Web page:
Lasers Enable Engineers to Weld Ceramics, No Furnace Required


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Smartphones that don’t scratch or shatter. Metal-free pacemakers. Electronics for space and other harsh environments. These could all be made possible thanks to a new ceramic welding technology developed by a team of engineers led by the University of California San Diego.

The process uses an ultrafast pulsed laser to melt ceramic materials along the interface and fuse them together. It works in ambient conditions and uses less than 50 watts of laser power, making it more practical than current ceramic welding methods that require heating the parts in a furnace.

Ceramics have been fundamentally challenging to weld together because they need extremely high temperatures to melt, exposing them to extreme temperature gradients that cause cracking, explained senior author Javier E. Garay, a professor of mechanical engineering and materials science and engineering at UC San Diego, who led the work in collaboration with UC Riverside professor and chair of mechanical engineering Guillermo Aguilar. Ceramic materials are of great interest because they are biocompatible, extremely hard and shatter resistant, making them ideal for biomedical implants and protective casings for electronics. However, current ceramic welding procedures are not conducive to making such devices.

“Right now there is no way to encase or seal electronic components inside ceramics because you would have to put the entire assembly in a furnace, which would end up burning the electronics,” Garay said.

Garay, Aguilar and colleagues’ solution was to aim a series of short laser pulses along the interface between two ceramic parts so that heat builds up only at the interface and causes localized melting. They call their method ultrafast pulsed laser welding.

To make it work, the researchers had to optimize two aspects: the laser parameters (exposure time, number of laser pulses, and duration of pulses) and the transparency of the ceramic material. With the right combination, the laser energy couples strongly to the ceramic, allowing welds to be made using low laser power (less than 50 watts) at room temperature. “The sweet spot of ultrafast pulses was two picoseconds at the high repetition rate of one megahertz, along with a moderate total number of pulses. This maximized the melt diameter, minimized material ablation, and timed cooling just right for the best weld possible,” Aguilar said.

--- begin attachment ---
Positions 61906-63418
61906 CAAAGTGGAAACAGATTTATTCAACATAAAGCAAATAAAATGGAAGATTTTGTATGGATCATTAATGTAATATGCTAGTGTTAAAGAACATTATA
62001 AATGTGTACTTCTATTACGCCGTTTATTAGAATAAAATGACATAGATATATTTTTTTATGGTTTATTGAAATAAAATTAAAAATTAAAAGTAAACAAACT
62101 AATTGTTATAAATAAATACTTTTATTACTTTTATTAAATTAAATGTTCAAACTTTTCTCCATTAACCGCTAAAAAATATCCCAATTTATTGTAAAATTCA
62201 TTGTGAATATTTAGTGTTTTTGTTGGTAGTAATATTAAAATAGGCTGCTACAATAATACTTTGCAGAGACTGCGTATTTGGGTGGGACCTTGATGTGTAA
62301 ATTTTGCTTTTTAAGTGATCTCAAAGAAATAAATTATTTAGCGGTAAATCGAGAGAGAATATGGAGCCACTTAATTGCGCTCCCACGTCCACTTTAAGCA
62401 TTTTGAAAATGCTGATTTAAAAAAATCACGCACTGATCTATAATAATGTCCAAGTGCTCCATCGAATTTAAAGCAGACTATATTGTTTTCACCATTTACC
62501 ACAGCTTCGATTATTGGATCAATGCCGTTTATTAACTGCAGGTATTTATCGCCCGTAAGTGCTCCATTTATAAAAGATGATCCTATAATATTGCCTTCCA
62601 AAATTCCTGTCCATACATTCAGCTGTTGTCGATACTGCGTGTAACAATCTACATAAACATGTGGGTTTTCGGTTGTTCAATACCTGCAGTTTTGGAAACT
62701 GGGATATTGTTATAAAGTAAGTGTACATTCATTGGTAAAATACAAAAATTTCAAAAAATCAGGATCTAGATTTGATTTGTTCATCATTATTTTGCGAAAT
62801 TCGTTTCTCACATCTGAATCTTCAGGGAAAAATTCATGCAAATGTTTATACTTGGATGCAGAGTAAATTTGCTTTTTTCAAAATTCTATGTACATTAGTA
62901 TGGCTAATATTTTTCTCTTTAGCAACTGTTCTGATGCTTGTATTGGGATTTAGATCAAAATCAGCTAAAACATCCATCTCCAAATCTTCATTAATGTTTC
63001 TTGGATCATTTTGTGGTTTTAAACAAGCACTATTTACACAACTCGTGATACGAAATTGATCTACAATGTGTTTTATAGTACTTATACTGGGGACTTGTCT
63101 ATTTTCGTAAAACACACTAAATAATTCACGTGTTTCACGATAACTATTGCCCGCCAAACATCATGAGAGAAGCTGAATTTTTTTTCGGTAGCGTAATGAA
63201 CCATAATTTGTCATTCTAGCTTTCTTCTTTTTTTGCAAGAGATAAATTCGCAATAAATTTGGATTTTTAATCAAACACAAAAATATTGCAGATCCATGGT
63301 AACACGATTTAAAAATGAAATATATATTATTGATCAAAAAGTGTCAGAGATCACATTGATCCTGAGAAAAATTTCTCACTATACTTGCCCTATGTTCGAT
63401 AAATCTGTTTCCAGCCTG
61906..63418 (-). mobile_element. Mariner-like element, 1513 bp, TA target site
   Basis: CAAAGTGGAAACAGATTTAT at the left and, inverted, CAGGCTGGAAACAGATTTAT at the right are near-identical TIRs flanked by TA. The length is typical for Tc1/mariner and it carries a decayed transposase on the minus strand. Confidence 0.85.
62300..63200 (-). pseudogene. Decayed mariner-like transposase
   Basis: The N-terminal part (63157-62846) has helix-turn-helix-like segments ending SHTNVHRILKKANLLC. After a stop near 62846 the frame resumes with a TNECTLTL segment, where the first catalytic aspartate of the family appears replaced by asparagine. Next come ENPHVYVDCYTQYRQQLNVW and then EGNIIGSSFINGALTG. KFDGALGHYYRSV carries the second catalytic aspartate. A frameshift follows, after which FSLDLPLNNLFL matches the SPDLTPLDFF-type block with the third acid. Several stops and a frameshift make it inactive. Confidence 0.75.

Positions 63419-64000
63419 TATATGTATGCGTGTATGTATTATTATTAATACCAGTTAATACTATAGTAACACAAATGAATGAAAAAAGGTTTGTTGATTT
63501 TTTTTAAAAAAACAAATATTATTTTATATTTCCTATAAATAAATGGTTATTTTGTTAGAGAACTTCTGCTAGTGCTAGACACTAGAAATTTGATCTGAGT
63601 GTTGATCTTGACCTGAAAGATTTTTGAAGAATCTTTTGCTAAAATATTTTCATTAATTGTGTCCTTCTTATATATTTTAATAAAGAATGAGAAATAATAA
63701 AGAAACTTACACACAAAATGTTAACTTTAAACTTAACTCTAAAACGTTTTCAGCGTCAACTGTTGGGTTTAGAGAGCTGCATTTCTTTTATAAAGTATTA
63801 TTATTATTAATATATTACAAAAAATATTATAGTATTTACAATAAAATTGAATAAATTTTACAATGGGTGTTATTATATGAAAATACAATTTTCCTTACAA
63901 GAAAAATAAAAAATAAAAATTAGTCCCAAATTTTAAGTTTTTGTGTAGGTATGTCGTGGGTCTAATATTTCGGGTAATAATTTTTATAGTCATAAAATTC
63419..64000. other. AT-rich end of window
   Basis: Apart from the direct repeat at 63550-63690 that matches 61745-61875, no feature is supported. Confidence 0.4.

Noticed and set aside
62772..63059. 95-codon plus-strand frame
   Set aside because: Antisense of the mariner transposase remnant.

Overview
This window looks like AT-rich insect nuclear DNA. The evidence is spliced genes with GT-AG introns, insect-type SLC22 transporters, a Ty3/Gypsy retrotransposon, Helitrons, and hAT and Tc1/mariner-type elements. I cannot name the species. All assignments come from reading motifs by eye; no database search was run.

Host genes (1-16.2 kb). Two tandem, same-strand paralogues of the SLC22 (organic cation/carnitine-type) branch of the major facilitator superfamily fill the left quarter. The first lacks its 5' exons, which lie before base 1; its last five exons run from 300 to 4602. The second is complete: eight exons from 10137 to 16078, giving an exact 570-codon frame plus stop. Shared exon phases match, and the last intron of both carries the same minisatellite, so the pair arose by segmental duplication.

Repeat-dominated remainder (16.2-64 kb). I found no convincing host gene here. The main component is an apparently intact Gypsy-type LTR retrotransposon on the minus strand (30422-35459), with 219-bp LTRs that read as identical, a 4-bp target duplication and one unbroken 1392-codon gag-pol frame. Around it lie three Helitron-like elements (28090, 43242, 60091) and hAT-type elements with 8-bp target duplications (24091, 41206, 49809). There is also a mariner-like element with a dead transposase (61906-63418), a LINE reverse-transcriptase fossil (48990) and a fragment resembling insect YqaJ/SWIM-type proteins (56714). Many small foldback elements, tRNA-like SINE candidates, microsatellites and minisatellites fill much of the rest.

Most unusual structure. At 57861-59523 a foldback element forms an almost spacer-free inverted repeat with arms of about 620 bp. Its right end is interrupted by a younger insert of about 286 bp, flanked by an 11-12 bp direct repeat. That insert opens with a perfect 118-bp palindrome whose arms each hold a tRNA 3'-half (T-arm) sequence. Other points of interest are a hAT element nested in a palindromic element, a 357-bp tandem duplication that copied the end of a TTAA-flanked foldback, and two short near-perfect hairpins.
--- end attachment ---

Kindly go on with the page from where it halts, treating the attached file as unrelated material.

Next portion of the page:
“By focusing the energy right where we want it, we avoid setting up temperature gradients throughout the ceramic, so we can encase temperature-sensitive materials without damaging them,” Garay said.

As a proof of concept, the researchers welded a transparent cylindrical cap to the inside of a ceramic tube. Tests showed that the welds are strong enough to hold vacuum.

“The vacuum tests we used on our welds are the same tests that are used in industry to validate seals on electronic and optoelectronic devices,” said first author Elias Penilla, who worked on the project as a postdoctoral researcher in Garay’s research group at UC San Diego.

The process has so far only been used to weld small ceramic parts that are less than two centimeters in size. Future plans will involve optimizing the method for larger scales, as well as for different types of materials and geometries.

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